Jamie Vardy’s goals and Riyad Mahrez’s magic feet led their unexpected charge, before the club’s coronation was confirmed following an unforgettable game between nearest challengers Spurs and Chelsea.

‘The Battle of the Bridge’ had it all, a Chelsea comeback after Spurs raced into a two-goal lead, ugly challenges as a dozen players were booked, and a full-time whistle that confirmed a sporting miracle. Spurs had dropped points and Leicester were champions, for the first time in their 132-year history.

Manchester City v Liverpool (2018/19)

Manchester City and Liverpool have been embroiled in some brilliant tussles in recent years, with their battle for the 2018/19 title one of unprecedented consistency.

The usual drama of twists, turns and slip-ups was replaced with incredible winning runs, as each went faultless across the run-in. Vincent Kompany’s stunning goal against Leicester ensured it was advantage Manchester City as the final day approached.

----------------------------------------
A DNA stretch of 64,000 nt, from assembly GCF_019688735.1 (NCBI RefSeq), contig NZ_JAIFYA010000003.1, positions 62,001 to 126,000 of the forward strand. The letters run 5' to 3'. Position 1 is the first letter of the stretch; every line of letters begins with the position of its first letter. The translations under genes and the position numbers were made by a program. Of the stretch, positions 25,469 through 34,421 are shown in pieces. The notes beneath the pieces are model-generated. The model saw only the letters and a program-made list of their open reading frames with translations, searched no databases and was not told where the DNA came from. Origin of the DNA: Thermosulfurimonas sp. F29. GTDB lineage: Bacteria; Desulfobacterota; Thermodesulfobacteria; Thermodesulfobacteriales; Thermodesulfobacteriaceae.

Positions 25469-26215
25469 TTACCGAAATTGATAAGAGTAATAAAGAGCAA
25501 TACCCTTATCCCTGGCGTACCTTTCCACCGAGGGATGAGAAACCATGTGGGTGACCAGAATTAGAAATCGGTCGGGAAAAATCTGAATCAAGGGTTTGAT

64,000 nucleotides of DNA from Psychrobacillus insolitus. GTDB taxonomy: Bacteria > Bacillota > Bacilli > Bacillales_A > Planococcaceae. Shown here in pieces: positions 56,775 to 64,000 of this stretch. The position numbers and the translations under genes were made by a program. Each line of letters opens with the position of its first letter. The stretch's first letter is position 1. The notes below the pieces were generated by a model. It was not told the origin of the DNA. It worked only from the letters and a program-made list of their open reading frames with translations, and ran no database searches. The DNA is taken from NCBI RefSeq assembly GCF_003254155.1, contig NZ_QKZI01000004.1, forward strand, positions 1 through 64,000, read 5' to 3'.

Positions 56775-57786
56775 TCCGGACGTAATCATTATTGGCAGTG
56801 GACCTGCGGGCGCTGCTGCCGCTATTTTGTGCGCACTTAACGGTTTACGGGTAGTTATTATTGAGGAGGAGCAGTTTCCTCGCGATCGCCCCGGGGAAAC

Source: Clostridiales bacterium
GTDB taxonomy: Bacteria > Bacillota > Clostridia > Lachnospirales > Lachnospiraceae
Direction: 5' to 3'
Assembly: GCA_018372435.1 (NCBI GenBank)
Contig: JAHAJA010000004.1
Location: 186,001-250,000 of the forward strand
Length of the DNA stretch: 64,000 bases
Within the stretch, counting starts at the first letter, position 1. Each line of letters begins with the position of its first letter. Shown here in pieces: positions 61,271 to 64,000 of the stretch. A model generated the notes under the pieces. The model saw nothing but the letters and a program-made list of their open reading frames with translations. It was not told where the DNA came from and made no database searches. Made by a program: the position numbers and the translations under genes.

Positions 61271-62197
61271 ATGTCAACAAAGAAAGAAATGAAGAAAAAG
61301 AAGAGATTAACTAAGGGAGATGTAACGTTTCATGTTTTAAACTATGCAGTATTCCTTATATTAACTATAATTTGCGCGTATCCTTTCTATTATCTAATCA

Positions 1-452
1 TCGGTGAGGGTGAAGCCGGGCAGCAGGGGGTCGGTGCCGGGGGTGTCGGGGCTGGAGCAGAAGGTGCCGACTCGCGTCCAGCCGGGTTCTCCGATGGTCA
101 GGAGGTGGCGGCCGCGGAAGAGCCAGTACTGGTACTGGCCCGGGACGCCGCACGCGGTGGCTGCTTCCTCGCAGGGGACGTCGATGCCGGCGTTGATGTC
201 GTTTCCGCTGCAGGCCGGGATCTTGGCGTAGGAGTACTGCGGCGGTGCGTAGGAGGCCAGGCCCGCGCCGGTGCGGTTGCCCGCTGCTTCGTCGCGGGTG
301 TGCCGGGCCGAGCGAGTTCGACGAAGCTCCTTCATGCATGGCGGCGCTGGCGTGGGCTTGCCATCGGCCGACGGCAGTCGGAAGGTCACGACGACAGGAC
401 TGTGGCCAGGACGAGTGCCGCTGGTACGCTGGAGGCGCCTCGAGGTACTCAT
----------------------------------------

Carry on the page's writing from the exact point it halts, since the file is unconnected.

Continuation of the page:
City were on 95 points ahead of the final fixtures, one ahead of Liverpool with no room for error.

Liverpool did their part after beating Wolves at Anfield, but City came from behind to win at Brighton and secure a second successive title. As for Liverpool, it was a feeling of how the title had not been won. Jurgen Klopp’s side recorded 97 points – the third-highest in English football history – and lost just once all season, but ended the Premier League campaign empty-handed.

That loss came at Manchester City, a game which saw John Stones make a goal-line clearance that stopped a goal by just 11mm. That was the fractional margin that saw Liverpool miss out.

Read – Midfield Magicians: The under-rated metronome, Michael Carrick